From a Christian perspective, why should anyone pursue a doctorate in the humanities? We shared this “Dear Mentor” question and Carmen Acevedo Butcher’s response from this post at the Emerging Scholars’ Network (ESN) website.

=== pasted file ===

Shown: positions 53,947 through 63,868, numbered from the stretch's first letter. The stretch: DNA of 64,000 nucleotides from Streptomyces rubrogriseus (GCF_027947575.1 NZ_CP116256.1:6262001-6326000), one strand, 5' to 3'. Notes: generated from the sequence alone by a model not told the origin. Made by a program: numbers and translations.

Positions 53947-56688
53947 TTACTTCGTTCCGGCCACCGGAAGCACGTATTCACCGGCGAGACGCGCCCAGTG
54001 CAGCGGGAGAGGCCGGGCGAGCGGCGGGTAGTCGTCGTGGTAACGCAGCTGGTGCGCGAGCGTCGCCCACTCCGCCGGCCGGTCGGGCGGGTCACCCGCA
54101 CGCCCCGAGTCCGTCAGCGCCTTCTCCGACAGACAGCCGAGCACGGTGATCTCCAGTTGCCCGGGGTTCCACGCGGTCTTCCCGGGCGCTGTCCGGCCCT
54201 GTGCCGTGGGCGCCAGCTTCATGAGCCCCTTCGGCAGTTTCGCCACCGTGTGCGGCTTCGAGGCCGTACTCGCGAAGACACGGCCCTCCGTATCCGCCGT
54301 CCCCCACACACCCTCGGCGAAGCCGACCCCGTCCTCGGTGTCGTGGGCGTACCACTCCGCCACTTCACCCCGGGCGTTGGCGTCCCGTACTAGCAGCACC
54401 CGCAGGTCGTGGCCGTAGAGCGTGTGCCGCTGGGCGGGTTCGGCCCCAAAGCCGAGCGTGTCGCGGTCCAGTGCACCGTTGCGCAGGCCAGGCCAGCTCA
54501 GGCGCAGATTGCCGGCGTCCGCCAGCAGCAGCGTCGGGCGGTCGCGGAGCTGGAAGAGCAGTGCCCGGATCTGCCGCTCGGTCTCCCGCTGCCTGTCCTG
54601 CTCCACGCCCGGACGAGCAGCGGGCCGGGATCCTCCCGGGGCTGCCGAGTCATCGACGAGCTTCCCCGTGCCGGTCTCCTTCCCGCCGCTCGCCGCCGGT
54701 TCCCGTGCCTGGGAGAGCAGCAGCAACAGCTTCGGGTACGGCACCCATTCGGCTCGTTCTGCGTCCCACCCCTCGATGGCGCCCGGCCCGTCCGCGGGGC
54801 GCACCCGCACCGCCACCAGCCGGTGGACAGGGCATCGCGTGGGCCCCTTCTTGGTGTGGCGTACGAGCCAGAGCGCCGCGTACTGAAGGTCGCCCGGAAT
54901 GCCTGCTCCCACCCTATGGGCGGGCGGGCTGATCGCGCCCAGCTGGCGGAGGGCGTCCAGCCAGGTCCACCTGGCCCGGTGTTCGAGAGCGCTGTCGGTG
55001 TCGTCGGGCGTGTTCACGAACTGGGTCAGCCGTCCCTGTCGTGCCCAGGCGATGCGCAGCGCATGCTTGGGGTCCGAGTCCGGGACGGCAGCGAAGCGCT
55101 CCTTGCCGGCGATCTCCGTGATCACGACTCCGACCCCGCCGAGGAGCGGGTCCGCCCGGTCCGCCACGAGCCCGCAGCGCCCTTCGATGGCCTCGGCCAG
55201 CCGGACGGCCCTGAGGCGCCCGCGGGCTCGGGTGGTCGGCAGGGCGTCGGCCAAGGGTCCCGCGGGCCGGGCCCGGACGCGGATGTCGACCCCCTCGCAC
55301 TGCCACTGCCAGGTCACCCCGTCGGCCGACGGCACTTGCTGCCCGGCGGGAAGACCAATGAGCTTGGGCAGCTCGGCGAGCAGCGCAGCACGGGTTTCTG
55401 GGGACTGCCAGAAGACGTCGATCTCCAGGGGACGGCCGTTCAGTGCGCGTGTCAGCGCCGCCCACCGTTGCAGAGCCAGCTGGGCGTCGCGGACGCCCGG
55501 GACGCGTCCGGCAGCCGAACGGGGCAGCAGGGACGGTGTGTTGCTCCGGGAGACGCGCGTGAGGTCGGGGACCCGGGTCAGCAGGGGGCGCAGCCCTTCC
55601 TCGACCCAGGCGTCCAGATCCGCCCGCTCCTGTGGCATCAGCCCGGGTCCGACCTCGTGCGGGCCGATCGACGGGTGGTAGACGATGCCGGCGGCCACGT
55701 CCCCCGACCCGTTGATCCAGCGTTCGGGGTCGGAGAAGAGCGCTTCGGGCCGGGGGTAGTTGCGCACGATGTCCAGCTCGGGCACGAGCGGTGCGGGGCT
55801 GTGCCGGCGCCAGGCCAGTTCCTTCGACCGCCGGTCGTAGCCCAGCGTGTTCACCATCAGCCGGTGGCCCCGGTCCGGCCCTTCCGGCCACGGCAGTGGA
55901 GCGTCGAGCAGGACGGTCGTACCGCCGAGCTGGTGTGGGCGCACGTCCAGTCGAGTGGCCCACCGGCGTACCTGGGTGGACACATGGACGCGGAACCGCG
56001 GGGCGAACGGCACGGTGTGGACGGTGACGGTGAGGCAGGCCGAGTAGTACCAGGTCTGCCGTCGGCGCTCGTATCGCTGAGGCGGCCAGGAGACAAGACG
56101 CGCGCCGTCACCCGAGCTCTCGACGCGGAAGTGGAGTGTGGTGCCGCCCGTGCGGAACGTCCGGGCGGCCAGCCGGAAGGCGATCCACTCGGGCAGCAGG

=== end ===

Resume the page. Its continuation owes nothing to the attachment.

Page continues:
In two recent columns in the Chronicle of Higher Education, Thomas H. Benton (the pen name of William Pannapacker, associate professor of English at Hope College) warned students against getting a PhD in the humanities. Just in case anyone missed his point, Benton’s first column was entitled Graduate School in the Humanities: Just Don’t Go and his follow-up column, Just Don’t Go, Part 2. We recommend reading both articles, but here was a key passage from the first: As things stand, I can only identify a few circumstances under which one might reasonably consider going to graduate school in the humanities: You are independently wealthy, and you have no need to earn a living for yourself or provide for anyone else. You come from that small class of well-connected people in academe who will be able to find a place for you somewhere. You can rely on a partner to provide all of the income and benefits needed by your household. You are earning a credential for a position that you already hold — such as a high-school teacher — and your employer is paying for it. Those are the only people who can safely undertake doctoral education in the humanities. Everyone else who does so is taking an enormous personal risk, the full consequences of which they cannot assess because they do not understand how the academic-labor system works and will not listen to people who try to tell them. We weren’t satisfied with Benton’s advice, because we felt he left out important reasons why one should attempt a PhD in the Humanities. Rather than write a response ourselves, we contacted several Christian faculty in the humanities and asked them how they would respond to the question: “From a Christian perspective, why should anyone pursue a doctorate in the humanities?” Below, Carmen Acevedo Butcher of Shorter College offers her response to the question. Brett Foster of Wheaton offers his answer here, and responses from seven other Christian faculty and postdocs can be read here.